A Season of Change

As New Yorkers psych themselves up for the gradually cooler months, the LGBT community faces significant changes, both in its own leadership and in a key government position responsible for serving New Yorkers living with HIV.

Both the Empire State Pride Agenda (ESPA), the state’s gay and lesbian political lobbying group, and the Audre Lorde Project (ALP), the seven-year-old community center for queers of color in Brooklyn, will likely have new leadership by early 2003. In city government, the Human Resources Administration is seeking a new head of the HIV/AIDS Services Administration (HASA), which serves more than 30,000 New Yorkers living with the disease. And new leadership is also being sought at an international gay rights organization, a group serving the city’s queer youth, and a leading LGBT Latino organization.

The turnover at ESPA was precipitated by the September 19 departure of Joe Grabarz, who served as executive director since last December and is said to have told the group’s board he did not wish to renew his one-year contract. Facing its major fundraising event, its fall dinner, not to mention the November 5 gubernatorial election, the group scrambled to recruit former executive director Matt Foreman, who served from 1997 through 2001, to step in on an interim basis. The Pride Agenda board is searching for a new permanent executive director, a process that it said would likely take several months.

At Audre Lorde, Joo-Hyun Kang, who led the organization through its first seven years of life, announced September 24 that she planned to leave her paid staff role in early 2003.

“Thanks to the labor, love, determination, and laughter of the community that makes up ALP (including staff, board, volunteers, donors, funders, allies, and other supporters), we’ve been able to grow our tiny organization into a well-respected force in both LGBTST and people of color communities,” Kang said in a written release. “We’re confident that the transition to a new executive director will be both smooth and exciting for the organization.”

Kang has encouraged those interested in the position or in identifying candidates for the job to contact Audre Lorde at 718.596.0342.

The city’s HIV/AIDS Services Administration, begun under Mayor Ed Koch as the Department of AIDS Services, will get new leadership after more than five years under deputy commissioner Gregory Mark Caldwell, who left this summer.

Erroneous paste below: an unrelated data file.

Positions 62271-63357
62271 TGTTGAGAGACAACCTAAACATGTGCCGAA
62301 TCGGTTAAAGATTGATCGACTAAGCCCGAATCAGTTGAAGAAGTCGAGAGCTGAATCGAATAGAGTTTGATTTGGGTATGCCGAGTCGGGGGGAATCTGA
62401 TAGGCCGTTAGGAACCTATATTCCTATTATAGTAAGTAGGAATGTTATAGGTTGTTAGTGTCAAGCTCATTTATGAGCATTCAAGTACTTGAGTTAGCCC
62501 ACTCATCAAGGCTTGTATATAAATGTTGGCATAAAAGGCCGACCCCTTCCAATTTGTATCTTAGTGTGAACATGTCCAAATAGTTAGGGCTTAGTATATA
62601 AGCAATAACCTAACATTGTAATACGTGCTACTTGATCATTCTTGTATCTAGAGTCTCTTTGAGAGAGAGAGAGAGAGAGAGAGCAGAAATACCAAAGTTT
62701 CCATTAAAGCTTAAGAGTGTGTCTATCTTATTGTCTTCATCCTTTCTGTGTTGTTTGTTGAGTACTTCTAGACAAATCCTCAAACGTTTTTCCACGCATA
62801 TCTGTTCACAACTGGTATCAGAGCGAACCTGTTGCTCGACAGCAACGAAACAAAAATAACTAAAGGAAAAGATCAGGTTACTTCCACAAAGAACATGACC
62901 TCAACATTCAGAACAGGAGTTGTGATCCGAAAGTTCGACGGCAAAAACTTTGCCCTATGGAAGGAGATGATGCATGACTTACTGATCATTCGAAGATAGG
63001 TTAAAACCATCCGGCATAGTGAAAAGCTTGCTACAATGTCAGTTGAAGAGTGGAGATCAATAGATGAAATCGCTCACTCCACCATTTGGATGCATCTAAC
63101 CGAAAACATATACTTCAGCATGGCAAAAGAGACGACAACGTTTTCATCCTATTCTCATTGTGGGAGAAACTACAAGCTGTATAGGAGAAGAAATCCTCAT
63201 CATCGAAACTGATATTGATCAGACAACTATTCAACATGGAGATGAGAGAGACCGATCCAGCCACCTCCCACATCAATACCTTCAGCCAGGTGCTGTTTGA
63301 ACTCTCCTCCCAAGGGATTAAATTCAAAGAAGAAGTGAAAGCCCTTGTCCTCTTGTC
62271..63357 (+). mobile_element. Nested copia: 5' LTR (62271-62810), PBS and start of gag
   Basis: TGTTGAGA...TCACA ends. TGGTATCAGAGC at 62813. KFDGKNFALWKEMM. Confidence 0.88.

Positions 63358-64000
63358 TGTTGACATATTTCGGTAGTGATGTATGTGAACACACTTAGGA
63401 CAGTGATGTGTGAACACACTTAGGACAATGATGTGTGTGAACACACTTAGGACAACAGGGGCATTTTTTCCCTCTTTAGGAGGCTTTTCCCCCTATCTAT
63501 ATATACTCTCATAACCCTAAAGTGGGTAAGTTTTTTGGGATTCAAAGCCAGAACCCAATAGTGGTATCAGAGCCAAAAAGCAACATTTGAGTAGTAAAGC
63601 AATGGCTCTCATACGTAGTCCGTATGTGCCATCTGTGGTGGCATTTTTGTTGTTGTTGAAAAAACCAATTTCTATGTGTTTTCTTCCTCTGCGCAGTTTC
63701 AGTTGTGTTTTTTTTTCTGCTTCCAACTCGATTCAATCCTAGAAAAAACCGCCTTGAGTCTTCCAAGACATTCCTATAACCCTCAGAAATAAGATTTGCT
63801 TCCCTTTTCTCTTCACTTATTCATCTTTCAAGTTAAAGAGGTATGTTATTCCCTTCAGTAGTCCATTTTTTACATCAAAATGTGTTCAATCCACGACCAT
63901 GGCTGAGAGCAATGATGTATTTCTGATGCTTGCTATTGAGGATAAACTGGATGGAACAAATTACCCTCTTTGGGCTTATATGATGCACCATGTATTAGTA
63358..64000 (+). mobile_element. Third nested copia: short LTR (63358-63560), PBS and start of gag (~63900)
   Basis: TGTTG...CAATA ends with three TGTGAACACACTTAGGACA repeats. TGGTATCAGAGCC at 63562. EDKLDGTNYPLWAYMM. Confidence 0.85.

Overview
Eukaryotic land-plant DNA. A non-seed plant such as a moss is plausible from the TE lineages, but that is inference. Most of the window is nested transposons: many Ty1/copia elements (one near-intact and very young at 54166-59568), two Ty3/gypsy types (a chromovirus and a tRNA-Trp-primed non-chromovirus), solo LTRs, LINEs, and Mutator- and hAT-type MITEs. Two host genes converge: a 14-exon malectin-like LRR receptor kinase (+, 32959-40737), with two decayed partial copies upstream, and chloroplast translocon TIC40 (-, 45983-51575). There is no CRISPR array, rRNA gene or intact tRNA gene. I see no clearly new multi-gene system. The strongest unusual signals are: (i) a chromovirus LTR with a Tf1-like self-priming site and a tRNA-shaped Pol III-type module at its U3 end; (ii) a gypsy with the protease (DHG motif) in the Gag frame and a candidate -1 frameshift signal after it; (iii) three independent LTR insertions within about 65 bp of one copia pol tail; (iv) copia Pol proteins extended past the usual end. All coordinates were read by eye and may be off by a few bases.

The tenure of Caldwell at HASA, which roughly coincided with Mayor Rudy Giuliani’s second term in office, was marked by harsh criticism from a variety of quarters, including former city Comptroller Alan Hevesi, City Councilmembers past––Steven DiBrienza––and present––Christine Quinn and a wide range of advocates for people living with AIDS. The AIDS service group Housing Works was particularly effective in its critique of Caldwell, winning lawsuits against the city’s provision of housing services for PWAs. HASA provides housing for more than 25,000 people.

Mayor Mike Bloomberg’s Human Resources Commissioner, Verna Eggleston, who once led the Hetrick-Martin Institute which serves queer youth in the city, announced on September 24 that she hoped to find a replacement for Caldwell “as soon as possible.”

The International Gay and Lesbian Human Rights Commission, which works globally on social justice issues for gay, lesbian, and transgendered people as well as those living with HIV, is also seeking new leadership. Surina Khan, who led IGLHRC for the past two and half years, has announced that she and her partner are leaving San Francisco, where the group is based, to move to Southern California.

During Khan’s tenure at the helm, IGLHRC scored important victories in a wide array of venues. In Egypt, the group’s work helped draw critical international attention to the arrest, torture, and trials of the 52 gay men arrested for debauchery on a Nile River boat in May 2001. In India, the group helped win the release of four jailed HIV educators. In Brazil, a court convicted skinheads of the murder of a gay man. In Thailand, AIDS activists and IGLHRC succeeded in getting the Ministry of Health to include coverage for HIV drugs in the country''s new universal health plan. And at the United Nations, in a controversy that grabbed world headlines during last year’s special session on AIDS, the group won inclusion as the first explicitly LGBT group recognized by the world body.

Here in New York, two other queer groups are also looking for new leadership.

FIERCE!, the Village-based community organizing project serving LGBT youth, is looking for a lead organizer to develop major campaign strategies for the group and to conduct outreach with organizers, members, and interns to identify future leadership.

Those interested in applying should send a resume by October 7 to FIERCE! at 437 W. 16th St., LL, New York 10011 or via fax at 646.336.6788.

Latino Gay Men of New York is looking for a qualified coordinator to oversee administrative and fundraising needs of the group and to administer VOCES, a program aimed at identifying and developing leaders among young Latino gay and bi men.

Resumes should be sent to Latino Gay Men of New York, 85 South Oxford Street, Brooklyn 11217 or via fax to 718.596.1328, or via email to www.papermill.org.